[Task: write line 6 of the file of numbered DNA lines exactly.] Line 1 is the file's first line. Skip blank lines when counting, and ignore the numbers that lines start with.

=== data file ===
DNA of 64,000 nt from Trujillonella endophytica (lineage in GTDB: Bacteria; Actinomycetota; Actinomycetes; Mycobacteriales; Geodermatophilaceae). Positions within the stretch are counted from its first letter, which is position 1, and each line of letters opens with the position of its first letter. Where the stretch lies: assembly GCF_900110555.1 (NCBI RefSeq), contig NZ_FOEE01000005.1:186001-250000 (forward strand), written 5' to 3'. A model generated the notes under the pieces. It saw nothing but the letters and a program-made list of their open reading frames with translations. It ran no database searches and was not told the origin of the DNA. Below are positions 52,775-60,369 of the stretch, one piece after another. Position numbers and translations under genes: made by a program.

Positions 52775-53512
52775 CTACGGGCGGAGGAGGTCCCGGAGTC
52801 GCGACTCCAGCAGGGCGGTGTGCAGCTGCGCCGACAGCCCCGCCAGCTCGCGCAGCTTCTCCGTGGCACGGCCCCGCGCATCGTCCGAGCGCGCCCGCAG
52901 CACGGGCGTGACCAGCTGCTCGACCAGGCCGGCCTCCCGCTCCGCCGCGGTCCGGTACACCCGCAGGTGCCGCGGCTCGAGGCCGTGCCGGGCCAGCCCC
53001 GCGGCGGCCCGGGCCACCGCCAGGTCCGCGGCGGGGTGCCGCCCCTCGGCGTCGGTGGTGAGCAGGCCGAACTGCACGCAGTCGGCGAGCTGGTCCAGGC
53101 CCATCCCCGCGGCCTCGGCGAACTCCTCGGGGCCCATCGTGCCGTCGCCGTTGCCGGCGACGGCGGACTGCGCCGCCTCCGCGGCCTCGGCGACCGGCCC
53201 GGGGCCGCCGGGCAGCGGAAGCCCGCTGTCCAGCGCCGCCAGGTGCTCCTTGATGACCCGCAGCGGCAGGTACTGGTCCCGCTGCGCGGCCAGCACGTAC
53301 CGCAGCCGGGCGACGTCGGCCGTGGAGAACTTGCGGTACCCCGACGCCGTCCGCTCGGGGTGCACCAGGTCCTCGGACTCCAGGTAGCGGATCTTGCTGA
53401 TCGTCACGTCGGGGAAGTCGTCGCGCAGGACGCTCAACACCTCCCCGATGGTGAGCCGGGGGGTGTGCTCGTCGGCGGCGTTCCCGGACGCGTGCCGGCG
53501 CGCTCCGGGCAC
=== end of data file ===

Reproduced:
53001 GCGGCGGCCCGGGCCACCGCCAGGTCCGCGGCGGGGTGCCGCCCCTCGGCGTCGGTGGTGAGCAGGCCGAACTGCACGCAGTCGGCGAGCTGGTCCAGGC